These states did not provide breakdowns of how much of that money was spent opposing these particular bills. The Pennsylvania Catholic Conference said in a statement: “The list of issues for which we advocate is long – services for the poor, education, access to healthcare especially for the poor, elderly and children, religious liberty, immigration, pro-life issues, death penalty, just to name a few.”………..

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Newly released files may show connections between low-level Saudi officials and a terrorist support network in southern California led to the 9/11 attacks

9/11 September 11 Saudi Arabia

People are seen in a reflection of a photo of the twin towers during an anniversary ceremony commemorating the terrorist attacks on 11 September 2015 in New York City. Photograph: Andrew Burton/Getty Images

Investigators for the 9/11 commission would later describe the scene in Saudi Arabia as chilling.

They took seats in front of a former Saudi diplomat who, many on the commission’s staff believed, had been a ringleader of a Saudi government spy network inside the US that gave support to at least two of the 9/11 hijackers in California in the year before the 2001 attacks.

At first, the witness, 32-year-old Fahad al-Thumairy, dressed in traditional white robes and headdress, answered the questions calmly, his hands folded in front of him. But when the interrogation became confrontational, he began to squirm, literally, pushing himself back and forth in the chair, folding and unfolding his arms, as he was pressed about his ties to two Saudi hijackers who had lived in southern California before 9/11.

Even as he continued to deny any link to terrorists, Thumairy became angry and began to sputter when confronted with evidence of his 21 phone calls with another Saudi in the hijackers’ support network – a man Thumairy had once claimed to be a stranger. “It was so clear Thumairy was lying,” a commission staffer said later. “It was also so clear he was dangerous.”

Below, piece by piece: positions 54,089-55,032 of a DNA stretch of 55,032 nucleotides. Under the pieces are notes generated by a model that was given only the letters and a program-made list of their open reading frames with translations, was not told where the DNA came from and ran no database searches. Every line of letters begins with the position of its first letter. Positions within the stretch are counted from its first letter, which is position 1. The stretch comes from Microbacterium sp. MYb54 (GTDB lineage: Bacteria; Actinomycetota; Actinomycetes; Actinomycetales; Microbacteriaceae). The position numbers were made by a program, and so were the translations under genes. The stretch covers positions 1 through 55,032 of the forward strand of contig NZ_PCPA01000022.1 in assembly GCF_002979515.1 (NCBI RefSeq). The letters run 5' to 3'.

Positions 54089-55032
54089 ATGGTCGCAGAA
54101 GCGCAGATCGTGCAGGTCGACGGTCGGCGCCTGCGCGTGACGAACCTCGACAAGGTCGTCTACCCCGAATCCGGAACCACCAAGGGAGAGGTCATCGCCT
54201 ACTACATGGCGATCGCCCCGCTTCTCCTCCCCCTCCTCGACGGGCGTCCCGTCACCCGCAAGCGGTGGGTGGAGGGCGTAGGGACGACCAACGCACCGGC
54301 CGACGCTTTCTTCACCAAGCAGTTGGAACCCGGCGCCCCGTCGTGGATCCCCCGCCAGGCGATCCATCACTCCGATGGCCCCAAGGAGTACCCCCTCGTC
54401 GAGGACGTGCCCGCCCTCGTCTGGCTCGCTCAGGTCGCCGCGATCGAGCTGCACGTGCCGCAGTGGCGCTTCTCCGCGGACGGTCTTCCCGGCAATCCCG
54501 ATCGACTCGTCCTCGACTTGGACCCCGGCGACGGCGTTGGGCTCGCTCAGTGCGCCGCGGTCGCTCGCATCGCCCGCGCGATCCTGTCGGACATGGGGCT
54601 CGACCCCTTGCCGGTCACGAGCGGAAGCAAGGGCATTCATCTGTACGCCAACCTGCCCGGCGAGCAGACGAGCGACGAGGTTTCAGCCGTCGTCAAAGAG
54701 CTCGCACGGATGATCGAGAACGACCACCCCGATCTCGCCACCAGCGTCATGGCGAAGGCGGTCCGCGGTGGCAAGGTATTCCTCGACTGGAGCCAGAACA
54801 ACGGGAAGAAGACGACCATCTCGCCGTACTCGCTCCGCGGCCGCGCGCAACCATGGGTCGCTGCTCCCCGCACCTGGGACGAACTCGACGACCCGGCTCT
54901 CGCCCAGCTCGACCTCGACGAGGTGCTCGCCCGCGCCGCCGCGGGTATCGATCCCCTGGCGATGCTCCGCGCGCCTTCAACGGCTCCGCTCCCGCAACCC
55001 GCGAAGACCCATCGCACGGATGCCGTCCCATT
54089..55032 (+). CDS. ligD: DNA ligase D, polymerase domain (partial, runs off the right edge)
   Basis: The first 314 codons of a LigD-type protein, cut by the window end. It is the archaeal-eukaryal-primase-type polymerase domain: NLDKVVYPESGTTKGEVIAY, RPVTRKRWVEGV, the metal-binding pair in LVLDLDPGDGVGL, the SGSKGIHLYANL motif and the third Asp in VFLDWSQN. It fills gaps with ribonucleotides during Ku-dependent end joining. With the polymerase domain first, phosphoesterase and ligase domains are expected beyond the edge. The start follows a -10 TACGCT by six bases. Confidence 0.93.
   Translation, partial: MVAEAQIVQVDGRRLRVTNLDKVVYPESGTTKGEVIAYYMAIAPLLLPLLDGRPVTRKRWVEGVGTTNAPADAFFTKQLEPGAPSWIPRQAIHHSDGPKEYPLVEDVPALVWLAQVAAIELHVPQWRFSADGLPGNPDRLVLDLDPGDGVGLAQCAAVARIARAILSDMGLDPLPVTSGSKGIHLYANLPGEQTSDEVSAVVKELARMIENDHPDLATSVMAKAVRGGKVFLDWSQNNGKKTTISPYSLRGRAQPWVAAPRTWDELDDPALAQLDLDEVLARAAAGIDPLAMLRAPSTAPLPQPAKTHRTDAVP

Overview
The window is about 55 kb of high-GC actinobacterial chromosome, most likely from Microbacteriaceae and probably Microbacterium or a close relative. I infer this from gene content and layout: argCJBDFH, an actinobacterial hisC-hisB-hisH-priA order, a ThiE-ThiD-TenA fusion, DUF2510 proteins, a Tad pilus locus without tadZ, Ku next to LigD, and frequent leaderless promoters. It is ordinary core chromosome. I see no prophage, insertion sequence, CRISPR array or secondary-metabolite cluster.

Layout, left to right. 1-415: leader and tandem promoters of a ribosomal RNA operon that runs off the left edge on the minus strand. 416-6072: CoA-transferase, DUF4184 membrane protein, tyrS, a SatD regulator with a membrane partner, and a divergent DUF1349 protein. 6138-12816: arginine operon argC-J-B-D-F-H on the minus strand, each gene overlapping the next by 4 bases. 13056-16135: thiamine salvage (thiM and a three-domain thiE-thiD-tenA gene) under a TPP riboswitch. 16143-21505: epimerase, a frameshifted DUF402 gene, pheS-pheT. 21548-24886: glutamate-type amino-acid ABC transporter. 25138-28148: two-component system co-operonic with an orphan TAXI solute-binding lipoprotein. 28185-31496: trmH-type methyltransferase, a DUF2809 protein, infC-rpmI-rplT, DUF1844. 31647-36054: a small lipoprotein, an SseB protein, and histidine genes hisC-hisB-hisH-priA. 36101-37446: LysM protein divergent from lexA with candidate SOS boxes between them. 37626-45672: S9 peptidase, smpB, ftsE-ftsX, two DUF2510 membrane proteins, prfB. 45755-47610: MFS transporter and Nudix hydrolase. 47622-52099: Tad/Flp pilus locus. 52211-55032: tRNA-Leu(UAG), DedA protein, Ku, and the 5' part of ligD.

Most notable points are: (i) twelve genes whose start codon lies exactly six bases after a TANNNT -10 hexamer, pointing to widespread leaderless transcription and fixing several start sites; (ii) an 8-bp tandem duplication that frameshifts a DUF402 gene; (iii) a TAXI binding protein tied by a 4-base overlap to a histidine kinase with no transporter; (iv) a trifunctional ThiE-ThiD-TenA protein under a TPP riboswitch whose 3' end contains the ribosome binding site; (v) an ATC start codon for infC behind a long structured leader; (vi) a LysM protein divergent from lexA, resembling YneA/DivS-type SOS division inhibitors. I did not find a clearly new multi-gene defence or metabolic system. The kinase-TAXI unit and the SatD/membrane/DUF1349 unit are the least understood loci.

An interrogation report prepared after the questioning of the Saudi diplomat in February 2004 is among the most tantalizing of a sheaf of newly declassified documents from the files of the staff of the 9/11 commission. The files, which were quietly released by the National Archives over the last 18 months and have drawn little public scrutiny until now, offer a detailed chronology of how the commission’s staff investigated allegations of Saudi government involvement in 9/11, including how the panel’s investigators flew to Saudi Arabia to go face-to-face with some of the Saudis believed to have been part of the hijackers’ support network on American soil………..

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Administration will send decree saying all students must have access to facilities consistent with their gender identity, even if others object

A bathroom sign at the Cacao Cinnamon coffee shop in Durham North Carolina, where a bill forcing transgender people to use restrooms according to the sex assigned at birth has sparked a national row.

A bathroom sign at the Cacao Cinnamon coffee shop in Durham North Carolina, where a bill forcing transgender people to use restrooms according to the sex assigned at birth has sparked a national row. Photograph: Jonathan Drake/Reuters

The Obama administration will order all US public schools to allow transgender students to access restrooms that match their identities in a move that escalates the national fight over LGBT rights that has erupted in response to North Carolina’s controversial “bathroom bill”.